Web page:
Radboud University scientists participate in European Parliament committee panel
Sphecodes albilabris - The solitary bee // photo credit: The Krefeld Entomological Society
Since 1989, amateur entomologists have been measuring the biomass of flying insects using established scientific methods in 63 German nature areas. What started off as a project motivated by curiosity, quickly evolved into a data-gathering operation that has proved invaluable for the international research team led by Hans de Kroon and Caspar Hallmann of Radboud University.
Using the dataset produced and maintained by the Krefeld Entomological Society, the research team discovered a precipitous decline in insect numbers: averaging at 76% annually, and 82% during peak season (mid-summer), over a 27-year period. It is especially worrying that these numbers were measured in protected areas, because it means that the drop could be more drastic beyond the reserves, explained de Kroon.
The team’s findings have caught the attention of international science writers, as well as policymakers at national and EU levels. On 7 November Hallmann and de Kroon travelled to Brussels to speak at a conference hosted by Eric Andrieu (MEP and Coordinator for Agriculture and Rural Development at the European Parliament), and organised by Pollinis, an environmental non-profit organisation. The event was held at the European Parliament (EP), and it was attended by NGOs, MEPs, and members of the Commission.
The ‘windshield phenomenon’, birds and other worrying trends
Three years ago, Hallmann and de Kroon were part of a team that was examining the decline of insect-eating birds in the Netherlands. Their study, which was published in Nature, concluded that one of the contributing factors included a decline in a primary food source: insects.
Meanwhile, road-trippers have been noticing a scarcity of insect corpses on the windshields of their cars. It has been an annoyance for many, but now that we can cite a number to the observable ‘windshield phenomenon’ (the popular term for a past abundance vs. a present lack of dead bugs on car screens), it turns out that the alternative may be less irritating, but certainly more alarming.
Mass losses threaten biodiversity. In this case, entire populations of birds, bats, small mammals, amphibians and fresh-water fish could be affected. Because such declines can lead to the “general instability of an ecosystem, there could also be a rise in plagues of pests,” explains Hallmann.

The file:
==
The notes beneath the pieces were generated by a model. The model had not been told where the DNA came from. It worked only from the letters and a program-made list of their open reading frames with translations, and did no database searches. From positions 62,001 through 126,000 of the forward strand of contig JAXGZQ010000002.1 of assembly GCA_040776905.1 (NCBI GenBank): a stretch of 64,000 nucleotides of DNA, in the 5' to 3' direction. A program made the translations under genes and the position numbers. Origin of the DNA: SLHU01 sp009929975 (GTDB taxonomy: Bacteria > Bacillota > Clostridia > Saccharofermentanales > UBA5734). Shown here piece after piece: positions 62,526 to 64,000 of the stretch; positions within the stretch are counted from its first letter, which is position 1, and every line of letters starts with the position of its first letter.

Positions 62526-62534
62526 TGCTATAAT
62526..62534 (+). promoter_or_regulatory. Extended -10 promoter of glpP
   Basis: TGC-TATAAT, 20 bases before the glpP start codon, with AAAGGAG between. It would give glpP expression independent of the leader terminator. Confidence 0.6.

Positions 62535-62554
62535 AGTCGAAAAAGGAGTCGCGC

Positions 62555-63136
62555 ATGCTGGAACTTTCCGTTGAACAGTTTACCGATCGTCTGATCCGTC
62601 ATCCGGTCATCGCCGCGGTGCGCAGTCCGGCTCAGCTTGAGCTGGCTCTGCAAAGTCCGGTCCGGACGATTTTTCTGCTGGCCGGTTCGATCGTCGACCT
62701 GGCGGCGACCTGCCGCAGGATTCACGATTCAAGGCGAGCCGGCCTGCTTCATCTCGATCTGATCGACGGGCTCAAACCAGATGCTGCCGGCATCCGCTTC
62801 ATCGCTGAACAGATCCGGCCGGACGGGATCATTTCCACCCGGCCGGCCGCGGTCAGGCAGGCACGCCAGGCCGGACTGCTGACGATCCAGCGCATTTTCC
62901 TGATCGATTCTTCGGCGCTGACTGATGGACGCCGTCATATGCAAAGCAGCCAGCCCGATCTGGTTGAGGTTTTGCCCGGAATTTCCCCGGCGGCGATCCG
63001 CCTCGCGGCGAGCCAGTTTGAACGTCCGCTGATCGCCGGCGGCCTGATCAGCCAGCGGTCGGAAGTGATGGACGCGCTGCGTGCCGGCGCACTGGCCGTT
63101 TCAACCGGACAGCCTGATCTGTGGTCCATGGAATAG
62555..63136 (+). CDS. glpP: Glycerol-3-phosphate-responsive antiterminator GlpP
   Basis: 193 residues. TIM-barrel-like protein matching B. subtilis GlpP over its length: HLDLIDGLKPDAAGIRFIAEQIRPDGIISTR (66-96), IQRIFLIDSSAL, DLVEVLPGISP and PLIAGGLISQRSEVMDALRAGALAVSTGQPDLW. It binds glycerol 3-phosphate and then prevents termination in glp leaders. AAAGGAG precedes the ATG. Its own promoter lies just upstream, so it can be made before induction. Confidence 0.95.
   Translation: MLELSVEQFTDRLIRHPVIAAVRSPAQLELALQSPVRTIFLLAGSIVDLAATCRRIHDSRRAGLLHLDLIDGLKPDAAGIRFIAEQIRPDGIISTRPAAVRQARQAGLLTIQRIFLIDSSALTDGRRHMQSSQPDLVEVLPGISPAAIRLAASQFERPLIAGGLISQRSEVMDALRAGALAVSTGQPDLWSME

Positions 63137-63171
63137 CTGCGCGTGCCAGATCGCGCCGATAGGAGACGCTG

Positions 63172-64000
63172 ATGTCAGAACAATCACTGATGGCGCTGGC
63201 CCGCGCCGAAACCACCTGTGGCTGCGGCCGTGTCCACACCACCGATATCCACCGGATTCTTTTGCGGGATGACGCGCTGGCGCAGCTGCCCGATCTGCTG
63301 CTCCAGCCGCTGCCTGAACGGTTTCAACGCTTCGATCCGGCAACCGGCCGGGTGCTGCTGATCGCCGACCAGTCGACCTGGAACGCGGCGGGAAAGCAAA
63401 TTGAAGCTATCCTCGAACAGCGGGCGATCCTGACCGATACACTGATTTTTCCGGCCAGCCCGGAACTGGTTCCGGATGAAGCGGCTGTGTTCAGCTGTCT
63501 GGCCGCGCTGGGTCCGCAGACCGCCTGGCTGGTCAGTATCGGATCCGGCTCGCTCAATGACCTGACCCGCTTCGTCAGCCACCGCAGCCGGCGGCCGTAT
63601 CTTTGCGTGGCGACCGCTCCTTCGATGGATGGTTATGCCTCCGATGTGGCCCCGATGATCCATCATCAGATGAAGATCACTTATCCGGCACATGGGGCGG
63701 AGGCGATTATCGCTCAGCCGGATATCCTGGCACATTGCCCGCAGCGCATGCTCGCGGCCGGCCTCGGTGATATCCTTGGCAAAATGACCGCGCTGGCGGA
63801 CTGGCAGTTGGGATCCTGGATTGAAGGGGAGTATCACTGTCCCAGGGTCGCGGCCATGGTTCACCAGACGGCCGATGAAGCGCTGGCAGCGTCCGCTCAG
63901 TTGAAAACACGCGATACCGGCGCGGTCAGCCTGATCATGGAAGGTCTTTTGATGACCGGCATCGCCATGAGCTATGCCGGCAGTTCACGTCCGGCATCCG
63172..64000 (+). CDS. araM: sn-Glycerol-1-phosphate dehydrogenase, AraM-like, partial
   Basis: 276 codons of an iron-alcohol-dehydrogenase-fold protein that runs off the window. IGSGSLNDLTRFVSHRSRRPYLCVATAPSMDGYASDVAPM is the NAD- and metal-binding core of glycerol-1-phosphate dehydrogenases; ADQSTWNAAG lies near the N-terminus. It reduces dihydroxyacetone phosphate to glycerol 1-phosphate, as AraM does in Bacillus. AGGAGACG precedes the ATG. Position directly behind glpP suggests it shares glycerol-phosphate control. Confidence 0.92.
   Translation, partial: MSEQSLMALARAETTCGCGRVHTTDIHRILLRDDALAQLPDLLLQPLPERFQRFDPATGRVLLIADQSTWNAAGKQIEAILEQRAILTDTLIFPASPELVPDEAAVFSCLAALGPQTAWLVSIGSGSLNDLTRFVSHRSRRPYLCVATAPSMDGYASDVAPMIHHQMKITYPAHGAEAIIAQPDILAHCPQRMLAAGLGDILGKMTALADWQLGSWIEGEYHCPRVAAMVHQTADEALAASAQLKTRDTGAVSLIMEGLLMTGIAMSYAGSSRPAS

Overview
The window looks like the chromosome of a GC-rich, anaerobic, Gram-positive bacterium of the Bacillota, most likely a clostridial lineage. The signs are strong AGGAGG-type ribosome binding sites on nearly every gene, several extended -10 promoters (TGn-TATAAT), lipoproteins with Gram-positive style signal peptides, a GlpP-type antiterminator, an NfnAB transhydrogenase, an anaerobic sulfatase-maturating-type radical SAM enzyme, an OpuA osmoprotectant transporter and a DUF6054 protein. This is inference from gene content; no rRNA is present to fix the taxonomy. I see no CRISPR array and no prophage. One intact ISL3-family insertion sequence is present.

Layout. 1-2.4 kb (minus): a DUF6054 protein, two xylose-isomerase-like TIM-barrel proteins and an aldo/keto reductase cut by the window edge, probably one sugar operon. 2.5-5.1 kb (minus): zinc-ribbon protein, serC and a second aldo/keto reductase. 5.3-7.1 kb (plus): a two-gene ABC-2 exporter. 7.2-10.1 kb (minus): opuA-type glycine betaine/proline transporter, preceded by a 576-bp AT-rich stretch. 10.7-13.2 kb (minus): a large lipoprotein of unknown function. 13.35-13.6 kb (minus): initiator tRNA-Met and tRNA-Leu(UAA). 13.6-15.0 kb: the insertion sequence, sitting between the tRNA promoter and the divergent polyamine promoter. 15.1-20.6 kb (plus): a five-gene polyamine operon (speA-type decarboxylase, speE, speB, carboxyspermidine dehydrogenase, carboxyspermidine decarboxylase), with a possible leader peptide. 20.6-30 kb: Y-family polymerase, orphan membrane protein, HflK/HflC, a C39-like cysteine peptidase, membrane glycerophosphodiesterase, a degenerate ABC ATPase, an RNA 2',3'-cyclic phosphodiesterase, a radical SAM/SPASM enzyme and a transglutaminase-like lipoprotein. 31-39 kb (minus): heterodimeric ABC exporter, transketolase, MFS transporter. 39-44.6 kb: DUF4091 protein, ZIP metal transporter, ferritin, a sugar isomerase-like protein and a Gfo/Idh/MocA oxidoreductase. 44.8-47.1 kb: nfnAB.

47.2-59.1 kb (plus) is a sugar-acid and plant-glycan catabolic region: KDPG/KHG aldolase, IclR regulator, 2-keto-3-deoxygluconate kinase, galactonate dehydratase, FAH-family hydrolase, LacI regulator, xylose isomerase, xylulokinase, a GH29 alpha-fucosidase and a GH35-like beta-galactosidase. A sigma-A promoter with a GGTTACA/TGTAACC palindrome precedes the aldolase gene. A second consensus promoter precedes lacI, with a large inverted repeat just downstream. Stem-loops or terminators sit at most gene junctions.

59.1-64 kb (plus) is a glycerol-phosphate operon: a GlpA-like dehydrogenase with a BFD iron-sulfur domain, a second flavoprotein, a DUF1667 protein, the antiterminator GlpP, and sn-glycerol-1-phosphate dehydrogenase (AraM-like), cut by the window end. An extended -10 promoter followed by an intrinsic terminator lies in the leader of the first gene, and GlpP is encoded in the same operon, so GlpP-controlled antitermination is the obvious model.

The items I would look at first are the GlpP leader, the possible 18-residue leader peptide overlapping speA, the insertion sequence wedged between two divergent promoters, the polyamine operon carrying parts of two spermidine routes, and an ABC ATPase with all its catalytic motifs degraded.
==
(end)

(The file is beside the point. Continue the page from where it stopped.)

Discovering the magnitude of the problem is a step towards action. There is no single cause nor single solution to the decline of insect populations. Yet, Hallmann and de Kroon emphasise that there are measures scientists, policymakers, citizens and civil society can take. Though there is insufficient data concerning the impact pesticides have on flying insects, and there are no proper monitoring systems to measure this, we can work towards minimising proven negative causes, and implement strategies that are known to work: i.e. increase the size of reserves and provide more ‘stepping stones’ to mitigate habitat fragmentation effects.
Science takes time and creativity, and often, results are not evident or immediate. This discovery has taken decades to unfold, and it would have not been possible without the commitment and work of citizen entomologists. Consistency and methodology developed in academic institutions aided the process. All this has momentarily culminated with the research team’s analyses and findings, which will – hopefully – feed into policy decisions.
Before delving into the next project, de Kroon and Hallmann have met with ministers of agriculture, and national and EU policymakers: “Science can and should make a difference in the public sphere,” emphasises de Kroon, adding that “scientists should make sure that our message is well understood. When we stand for our results, societal partners can use proper facts as ingredients in the discussion.”